How to Cope With Trauma-Induced Depression

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Being a victim of sexual assault, terror attacks, natural disasters, and losing a loved one are all events that can be seriously traumatic. In some cases, the victims fall into depression or PTSD, which is also known as a post-traumatic stress disorder.

These ordeals are hard to deal with, but there is always help. In this article, we will look at how to cope with trauma-induced depression, the different types of trauma, and the symptoms you may be experiencing.

Types of trauma

One might argue that trauma is still trauma. However true that maybe, but there are three types of it:

  • Acute trauma: This type of trauma develops after you go through a stressful event like the loss of a loved one.
  • Chronic trauma: This itype of trauma is a result of the prolonged experience of a dangerous event like sexual assault.
  • Complex trauma: Complex trauma happens after exposure to different stressful events like bullying, domestic violence, and terrorist attacks.
  • Vicarious trauma: This form of trauma occurs due to being in contact with someone who has been traumatized. It is more prominent in caregivers and family members.

The effects of a trauma event can be both physical and emotional. Either way, if you suffered any kind of distress, emotional, physical, etc., as a result of an injury, call a personal injury lawyer to get help with your case.

Symptoms related to depression

When you’re traumatized, you may not realize that you have slid into depression. The shock creates an imbalance in your mental equilibrium. This is normal, but it would be best to seek help if the state progresses beyond two weeks. When not dealt with, the situation may even lead to suicide. Some of the symptoms of depression you may spot include:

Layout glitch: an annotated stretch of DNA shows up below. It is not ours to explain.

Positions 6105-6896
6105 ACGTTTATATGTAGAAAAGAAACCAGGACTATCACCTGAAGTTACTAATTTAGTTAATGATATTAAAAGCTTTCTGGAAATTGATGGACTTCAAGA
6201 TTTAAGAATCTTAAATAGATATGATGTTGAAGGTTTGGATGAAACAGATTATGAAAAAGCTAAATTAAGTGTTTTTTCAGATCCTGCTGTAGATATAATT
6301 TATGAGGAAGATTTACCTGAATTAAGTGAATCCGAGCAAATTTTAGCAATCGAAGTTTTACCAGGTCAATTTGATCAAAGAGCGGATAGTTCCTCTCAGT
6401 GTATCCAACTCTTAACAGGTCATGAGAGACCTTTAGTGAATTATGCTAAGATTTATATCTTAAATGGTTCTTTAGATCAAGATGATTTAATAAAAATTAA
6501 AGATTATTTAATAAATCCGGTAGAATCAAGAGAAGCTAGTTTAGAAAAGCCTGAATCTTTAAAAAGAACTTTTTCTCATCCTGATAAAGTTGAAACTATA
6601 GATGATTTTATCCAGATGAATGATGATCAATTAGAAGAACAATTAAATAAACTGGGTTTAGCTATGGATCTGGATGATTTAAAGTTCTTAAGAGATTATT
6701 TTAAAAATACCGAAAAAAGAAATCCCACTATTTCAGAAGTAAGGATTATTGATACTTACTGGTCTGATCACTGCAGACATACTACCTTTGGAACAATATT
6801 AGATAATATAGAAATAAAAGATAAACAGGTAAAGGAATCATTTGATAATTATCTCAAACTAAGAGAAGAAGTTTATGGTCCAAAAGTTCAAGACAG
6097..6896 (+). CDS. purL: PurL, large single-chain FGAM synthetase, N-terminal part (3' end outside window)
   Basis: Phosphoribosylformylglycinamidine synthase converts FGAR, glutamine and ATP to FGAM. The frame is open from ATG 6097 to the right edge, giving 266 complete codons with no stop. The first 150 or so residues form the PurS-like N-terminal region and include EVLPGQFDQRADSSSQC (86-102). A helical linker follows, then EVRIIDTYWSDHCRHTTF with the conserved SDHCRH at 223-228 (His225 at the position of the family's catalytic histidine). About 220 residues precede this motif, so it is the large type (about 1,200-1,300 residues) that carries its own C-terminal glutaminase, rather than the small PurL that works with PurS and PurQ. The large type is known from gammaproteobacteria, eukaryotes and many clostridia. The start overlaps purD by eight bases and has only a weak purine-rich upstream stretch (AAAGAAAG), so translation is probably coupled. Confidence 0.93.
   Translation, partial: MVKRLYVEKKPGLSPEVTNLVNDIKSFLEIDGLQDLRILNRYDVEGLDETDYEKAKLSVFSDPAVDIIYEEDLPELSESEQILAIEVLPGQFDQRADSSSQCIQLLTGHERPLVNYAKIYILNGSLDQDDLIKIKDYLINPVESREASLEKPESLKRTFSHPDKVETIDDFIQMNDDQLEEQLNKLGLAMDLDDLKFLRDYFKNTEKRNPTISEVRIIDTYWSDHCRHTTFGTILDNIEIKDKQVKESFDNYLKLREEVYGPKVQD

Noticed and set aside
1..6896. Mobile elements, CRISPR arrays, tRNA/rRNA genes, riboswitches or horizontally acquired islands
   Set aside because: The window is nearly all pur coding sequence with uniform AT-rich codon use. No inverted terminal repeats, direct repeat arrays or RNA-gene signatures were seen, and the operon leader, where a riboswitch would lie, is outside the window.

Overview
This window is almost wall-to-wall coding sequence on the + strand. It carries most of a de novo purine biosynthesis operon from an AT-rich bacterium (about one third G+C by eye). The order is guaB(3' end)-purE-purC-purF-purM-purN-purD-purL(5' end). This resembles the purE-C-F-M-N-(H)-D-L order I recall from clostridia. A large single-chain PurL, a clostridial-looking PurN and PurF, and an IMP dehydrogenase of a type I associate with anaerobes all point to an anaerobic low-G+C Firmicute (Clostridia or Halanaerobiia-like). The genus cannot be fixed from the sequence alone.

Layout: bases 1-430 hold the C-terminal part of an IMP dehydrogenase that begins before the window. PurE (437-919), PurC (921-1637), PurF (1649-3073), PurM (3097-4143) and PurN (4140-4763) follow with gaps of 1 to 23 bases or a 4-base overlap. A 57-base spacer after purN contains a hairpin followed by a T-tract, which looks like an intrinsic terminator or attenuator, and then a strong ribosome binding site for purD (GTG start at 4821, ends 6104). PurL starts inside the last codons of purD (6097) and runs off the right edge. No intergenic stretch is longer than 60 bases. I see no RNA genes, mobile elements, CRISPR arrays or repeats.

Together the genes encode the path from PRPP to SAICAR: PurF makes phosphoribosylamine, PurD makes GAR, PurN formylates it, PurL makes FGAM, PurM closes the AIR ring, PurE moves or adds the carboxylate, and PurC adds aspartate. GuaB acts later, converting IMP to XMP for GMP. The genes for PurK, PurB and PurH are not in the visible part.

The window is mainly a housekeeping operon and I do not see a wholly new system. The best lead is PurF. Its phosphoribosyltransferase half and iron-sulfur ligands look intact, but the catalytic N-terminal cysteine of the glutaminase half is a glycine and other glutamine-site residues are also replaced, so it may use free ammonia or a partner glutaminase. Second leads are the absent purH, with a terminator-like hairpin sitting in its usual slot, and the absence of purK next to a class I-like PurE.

• Disillusionment and withdrawal
  • Frequent breakdowns
  • Sleeping difficulties and nightmares
  • Loss of appetite
  • Sadness and emotional numbness
  • Flashbacks of the event

The signs can vary from victim to victim. For example, two people who were involved in the same traumatic event may come out with different symptoms. One may show more signs of PTSD while another may show signs of depression.

How to cope

If you are suffering from depression or PTSD after a traumatic event, you may want to consider seeking professional help. There are three main types of help available.

1. Medical help

In some cases, the imbalance in the brain can be treated with proper medication to restore the balance. In addition to this, PTSD after terrorist attacks and other traumatic events has been linked to cancer and cardiovascular disease, so you’ll want to get a complete evaluation.

2. Therapy

Therapists are professionally trained to listen to and advise victims of traumatic events, and taking it through has been proven to work. The therapy sessions are private and undisclosed. There are two therapy forms offered:

  • Cognitive behavior therapy: Aims at diverting people’s thoughts away from the stressful event and positively influencing one’s behaviors and emotions.
  • Eye movement desensitization and reprocessing (EMDR): The therapist takes the victim through a process of recounting the events and integrating them by redirecting their eye movement.

3. Support groups

It may be helpful for you to talk about your feelings with a group of people who have also experienced similar situations. Trauma group therapy offers support and shows you that you are not alone in your suffering. The members share their stories willingly and help each other to move through and then past trauma and loss.

Self-Care

If you’re suffering from trauma and depression, you may take up different activities to help cope with the experience. Research has shown that exercise, a healthy lifestyle, and connecting with others are all beneficial.

Conclusion

You should not ignore trauma-induced depression. It is important to seek help from medical professionals and therapists and to connect with a support group to help you recover. If you sustained an injury from the event, please seek legal assistance to see that justice is served.

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